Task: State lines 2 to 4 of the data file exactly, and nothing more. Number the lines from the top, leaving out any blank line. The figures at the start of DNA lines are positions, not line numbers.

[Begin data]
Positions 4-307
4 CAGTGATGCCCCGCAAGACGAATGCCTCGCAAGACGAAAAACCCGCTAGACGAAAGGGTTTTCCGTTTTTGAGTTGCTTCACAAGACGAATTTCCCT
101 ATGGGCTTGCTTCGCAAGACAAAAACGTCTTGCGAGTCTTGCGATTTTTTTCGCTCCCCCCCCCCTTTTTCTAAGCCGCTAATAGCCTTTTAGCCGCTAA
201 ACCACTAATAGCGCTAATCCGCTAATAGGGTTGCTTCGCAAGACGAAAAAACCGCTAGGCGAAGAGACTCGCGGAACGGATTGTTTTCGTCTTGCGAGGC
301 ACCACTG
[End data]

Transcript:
4 CAGTGATGCCCCGCAAGACGAATGCCTCGCAAGACGAAAAACCCGCTAGACGAAAGGGTTTTCCGTTTTTGAGTTGCTTCACAAGACGAATTTCCCT
101 ATGGGCTTGCTTCGCAAGACAAAAACGTCTTGCGAGTCTTGCGATTTTTTTCGCTCCCCCCCCCCTTTTTCTAAGCCGCTAATAGCCTTTTAGCCGCTAA
201 ACCACTAATAGCGCTAATCCGCTAATAGGGTTGCTTCGCAAGACGAAAAAACCGCTAGGCGAAGAGACTCGCGGAACGGATTGTTTTCGTCTTGCGAGGC